Northern Rock proposes split

Northern Rock has proposed dividing itself into two separate entities, BankCo and AssetCo, in the second half of this year.

The BankCo entity, Northern Rock proposes in a statement, will take deposits and undertake new lending.

It will hold the retail deposit book and some wholesale deposits, together with a proportion of Northern Rock’s unencumbered mortgage assets. BankCo will also reconcile Northern Rock’s branches and mortgage origination capability.

AssetCo will hold the balance of the existing residential mortgage book. This will include the interest in those mortgages allocated to the granite securitisation and covered bond programmes.

Furthermore, AssetCo is to hold the existing government loan to Northern Rock, plus the wholesale funding instruments. According to the statement, the entity will not hold any retail deposits and will be regulated as a mortgage lender with a lower regulatory requirement.

Northern Rock, which was rescued from collapse in 2007 and nationalised in early 2008, says it will need additional capital of no more than £3 billion.

“The financial crisis, particularly the failure of Northern Rock, exposed a number of weaknesses in the policy and legal framework for crisis management and resolution,” the Organisation for Economic Co-operation and Development (OECD) notes in its economic survey for Britain published today.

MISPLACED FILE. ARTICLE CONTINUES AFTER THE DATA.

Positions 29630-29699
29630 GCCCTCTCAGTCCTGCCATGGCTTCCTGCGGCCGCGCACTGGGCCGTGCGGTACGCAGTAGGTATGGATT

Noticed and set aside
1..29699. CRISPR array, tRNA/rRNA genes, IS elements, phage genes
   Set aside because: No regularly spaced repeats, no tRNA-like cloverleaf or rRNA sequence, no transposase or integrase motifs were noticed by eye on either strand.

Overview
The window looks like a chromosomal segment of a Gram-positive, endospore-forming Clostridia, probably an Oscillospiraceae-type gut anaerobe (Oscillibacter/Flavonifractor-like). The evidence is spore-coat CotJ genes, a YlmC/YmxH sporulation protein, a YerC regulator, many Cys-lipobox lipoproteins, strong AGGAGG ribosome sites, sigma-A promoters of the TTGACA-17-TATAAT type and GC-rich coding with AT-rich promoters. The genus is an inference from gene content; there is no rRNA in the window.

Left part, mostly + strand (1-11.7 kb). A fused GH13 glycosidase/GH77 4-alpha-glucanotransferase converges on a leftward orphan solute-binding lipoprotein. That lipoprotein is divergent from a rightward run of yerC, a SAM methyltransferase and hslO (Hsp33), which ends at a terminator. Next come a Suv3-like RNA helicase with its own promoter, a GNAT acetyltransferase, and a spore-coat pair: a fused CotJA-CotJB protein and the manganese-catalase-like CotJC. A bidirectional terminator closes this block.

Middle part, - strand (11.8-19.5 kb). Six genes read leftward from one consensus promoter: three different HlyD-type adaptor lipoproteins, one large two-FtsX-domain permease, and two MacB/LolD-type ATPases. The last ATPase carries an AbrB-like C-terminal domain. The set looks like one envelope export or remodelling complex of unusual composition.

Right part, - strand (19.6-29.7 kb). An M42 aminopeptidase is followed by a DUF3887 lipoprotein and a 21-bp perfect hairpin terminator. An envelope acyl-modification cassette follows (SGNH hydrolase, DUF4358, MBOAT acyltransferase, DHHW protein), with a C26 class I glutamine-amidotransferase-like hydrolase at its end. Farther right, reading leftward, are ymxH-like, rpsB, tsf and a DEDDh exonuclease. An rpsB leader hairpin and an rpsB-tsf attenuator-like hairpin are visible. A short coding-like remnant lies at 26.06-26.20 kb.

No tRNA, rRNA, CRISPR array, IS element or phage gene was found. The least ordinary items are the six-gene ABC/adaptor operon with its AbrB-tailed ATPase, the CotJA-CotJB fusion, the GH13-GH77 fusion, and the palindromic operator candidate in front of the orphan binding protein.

It quotes an internal document by the Financial Services Authority (FSA) which highlights “a range of serious failings in the supervision of Northern Rock”. Northern Rock, according to this FSA report, had one of the longest regulatory periods between formal assessments, and the lowest number of close and continuous regular surveillance meetings.

Its supervision had also been hindered by Northern Rock being moved between FSA divisions three times, the report continues. Supervisory resources in the years prior to the crisis were diverted by takeovers, demutualisation, and the implementation of Basel 2.

The FSA report says that the division mainly responsible had cut staff and that records of supervisory meetings were often not kept.

“Even as late as spring 2007, Northern Rock was allowed to pay a large dividend and reduce its capital adequacy target. This was only months before it failed and at a time when the FSA was already concerned about its liquidity.”

According to the OECD report, the FSA had regulatory responsibilities while the Bank of England was the lender of last resort. “However, no instruments to take control of a failing bank exisited,” the OECD says.

In its economic survey, the OECD presses for tougher regulation and supervision of British banks to achieve financial stability.

Prior to the announcement of splitting Northern Rock into two entities, the bank had proposed several changes in its business strategy. This included a slower rate of mortgage redemptions. Mortgage lending is to increase to £5 billion in 2009 and up to £14 billion over the next two years. It also proposed a change in the repayment profile of the government loan, to reflect the new mortgage lending and slowing redemption.

The implementation of Northern Rock’s proposed restructuring plan has to be approved by the European Commission and on any necessary consents and approvals under foreign law.

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